1. Jot a Storyline:
Think of a story that relates to similar experiences in your life or others around you. The story does not have to be real or unreal to be the best story. It needs to have the capacity to pull people’s attention, something they have not thought of; something that can bring interest in them a lot; something too interesting. Make sure you have put an interesting conflict in the story, because stronger the conflict, better the ending and whole story built-up.
2. Pen Down A Plot:
Write down an interesting plot by using the suspense factor into it. Suspense is the key to curiosity in stories as well as in real life. If you can manage to do that, you plot will become stronger. Make sure you keep no loose ends, no leaves unturned.
3. Build Characters:
Characters are the soul of the story, they are the life. They sing and dance, and jump and prance, they laugh and cry—they bring the essence of human into the story—this makes it relatable, which is important to make the readers interested in your story.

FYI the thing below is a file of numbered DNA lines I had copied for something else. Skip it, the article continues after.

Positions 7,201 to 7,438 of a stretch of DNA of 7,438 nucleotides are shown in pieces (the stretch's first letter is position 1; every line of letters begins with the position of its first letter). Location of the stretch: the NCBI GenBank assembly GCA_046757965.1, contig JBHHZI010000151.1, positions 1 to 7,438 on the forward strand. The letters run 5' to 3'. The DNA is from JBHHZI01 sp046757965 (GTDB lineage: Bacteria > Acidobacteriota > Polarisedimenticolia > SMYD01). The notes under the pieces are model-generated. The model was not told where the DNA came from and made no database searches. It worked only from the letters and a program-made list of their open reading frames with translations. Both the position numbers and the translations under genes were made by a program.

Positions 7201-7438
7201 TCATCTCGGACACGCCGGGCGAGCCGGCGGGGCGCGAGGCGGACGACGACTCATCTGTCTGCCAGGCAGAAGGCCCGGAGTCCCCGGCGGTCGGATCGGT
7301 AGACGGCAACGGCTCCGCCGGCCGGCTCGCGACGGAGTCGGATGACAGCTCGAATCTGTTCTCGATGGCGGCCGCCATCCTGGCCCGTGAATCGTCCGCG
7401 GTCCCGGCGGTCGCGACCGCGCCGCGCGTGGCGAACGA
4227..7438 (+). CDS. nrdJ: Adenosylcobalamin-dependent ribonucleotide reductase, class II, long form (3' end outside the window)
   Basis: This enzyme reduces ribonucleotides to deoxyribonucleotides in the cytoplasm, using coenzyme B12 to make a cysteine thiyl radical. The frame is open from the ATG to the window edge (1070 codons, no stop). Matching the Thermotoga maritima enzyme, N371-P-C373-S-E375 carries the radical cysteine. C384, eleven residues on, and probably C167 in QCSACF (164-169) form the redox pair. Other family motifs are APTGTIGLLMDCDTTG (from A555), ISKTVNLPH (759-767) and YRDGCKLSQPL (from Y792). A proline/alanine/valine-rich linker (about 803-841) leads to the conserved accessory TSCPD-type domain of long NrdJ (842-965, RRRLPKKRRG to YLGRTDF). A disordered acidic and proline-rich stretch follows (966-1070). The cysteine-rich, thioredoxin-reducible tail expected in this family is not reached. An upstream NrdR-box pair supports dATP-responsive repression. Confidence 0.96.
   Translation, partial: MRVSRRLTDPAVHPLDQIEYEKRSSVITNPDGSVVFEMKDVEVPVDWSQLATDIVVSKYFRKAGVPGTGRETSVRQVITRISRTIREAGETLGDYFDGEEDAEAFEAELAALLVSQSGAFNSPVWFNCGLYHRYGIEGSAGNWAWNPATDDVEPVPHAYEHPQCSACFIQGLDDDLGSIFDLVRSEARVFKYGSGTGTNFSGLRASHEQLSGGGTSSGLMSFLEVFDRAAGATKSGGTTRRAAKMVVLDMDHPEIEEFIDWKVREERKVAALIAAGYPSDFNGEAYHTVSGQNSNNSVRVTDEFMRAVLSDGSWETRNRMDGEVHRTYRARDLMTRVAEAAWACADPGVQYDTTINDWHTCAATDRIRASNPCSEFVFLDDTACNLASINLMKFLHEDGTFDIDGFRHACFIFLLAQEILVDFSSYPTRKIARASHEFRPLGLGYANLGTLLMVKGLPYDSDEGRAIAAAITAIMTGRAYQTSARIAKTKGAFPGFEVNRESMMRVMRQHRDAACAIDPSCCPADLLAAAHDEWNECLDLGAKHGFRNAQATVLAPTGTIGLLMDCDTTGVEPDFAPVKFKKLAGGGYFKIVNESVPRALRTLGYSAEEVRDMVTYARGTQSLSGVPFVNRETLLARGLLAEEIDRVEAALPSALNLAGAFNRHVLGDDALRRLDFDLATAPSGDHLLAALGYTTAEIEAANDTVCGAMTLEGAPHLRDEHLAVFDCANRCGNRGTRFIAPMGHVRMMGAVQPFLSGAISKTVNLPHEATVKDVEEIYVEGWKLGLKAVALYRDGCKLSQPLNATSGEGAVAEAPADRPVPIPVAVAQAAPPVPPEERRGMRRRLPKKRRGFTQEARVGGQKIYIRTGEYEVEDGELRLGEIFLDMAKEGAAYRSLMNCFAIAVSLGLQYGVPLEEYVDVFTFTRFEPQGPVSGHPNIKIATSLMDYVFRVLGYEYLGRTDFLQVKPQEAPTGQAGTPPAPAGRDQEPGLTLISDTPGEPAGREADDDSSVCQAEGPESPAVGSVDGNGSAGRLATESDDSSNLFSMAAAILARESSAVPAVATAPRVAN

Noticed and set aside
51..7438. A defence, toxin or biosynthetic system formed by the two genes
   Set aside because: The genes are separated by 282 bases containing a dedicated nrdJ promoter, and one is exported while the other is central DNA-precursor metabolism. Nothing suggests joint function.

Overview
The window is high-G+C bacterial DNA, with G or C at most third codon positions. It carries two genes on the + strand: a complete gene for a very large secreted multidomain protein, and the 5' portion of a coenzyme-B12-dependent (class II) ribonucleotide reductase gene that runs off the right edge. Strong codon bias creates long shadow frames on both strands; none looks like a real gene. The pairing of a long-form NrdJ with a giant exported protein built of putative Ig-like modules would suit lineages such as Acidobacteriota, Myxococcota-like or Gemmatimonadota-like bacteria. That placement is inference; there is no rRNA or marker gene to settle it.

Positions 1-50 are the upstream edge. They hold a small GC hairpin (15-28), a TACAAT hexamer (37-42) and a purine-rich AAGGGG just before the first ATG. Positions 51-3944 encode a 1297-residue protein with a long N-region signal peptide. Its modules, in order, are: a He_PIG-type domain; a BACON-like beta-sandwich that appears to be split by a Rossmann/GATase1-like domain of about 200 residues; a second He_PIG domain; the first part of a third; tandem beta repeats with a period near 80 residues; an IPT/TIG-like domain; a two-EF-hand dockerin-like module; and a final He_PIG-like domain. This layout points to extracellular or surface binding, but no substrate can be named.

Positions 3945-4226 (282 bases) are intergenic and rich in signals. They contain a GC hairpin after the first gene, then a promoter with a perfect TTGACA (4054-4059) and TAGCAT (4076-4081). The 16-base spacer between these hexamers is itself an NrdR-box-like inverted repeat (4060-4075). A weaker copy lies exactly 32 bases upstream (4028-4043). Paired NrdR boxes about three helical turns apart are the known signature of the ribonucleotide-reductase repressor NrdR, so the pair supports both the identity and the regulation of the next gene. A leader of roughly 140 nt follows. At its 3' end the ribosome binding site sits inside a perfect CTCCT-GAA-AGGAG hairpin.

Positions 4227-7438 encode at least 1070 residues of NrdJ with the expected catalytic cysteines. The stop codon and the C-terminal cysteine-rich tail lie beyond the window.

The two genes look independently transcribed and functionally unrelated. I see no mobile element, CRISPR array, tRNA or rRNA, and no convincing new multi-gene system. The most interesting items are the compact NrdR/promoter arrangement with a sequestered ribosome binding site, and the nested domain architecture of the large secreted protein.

4. Theme is a must:
Make sure you have taken enough time out to understand the constant meaning of the story that lingers in the air and wind of the story—in the very breathing of it all. It could be about loss, post-colonialism, feminism, dualism, hypocrisy, and so much more. Knowing the theme helps you not distract away from it while writing the story in the flow.
5. Read Stories:
Reading is the fuel that runs the process of writing…it is true. The more you read, the better you write and think. Read on a daily basis – short story writers like J.D. Salinger, Raymond Carver, F.ScottFitzerald, George Saunders, Alice Munro, and more—as it will ignite your mind with knowledge, imagination and insight. It will make you write and become a better writer—that is the kind of skills you would learn from these literary masters.
6. Read Other Genres:
Reading other genres broadens up your horizon. It provides you more plot types and styles of writing. Read at least a few of most of the genres like sci-fi, fantasy, literary, romantic, and more—this will give you more understanding on the different ways in which stories can be bent, and how different genre stories come into play.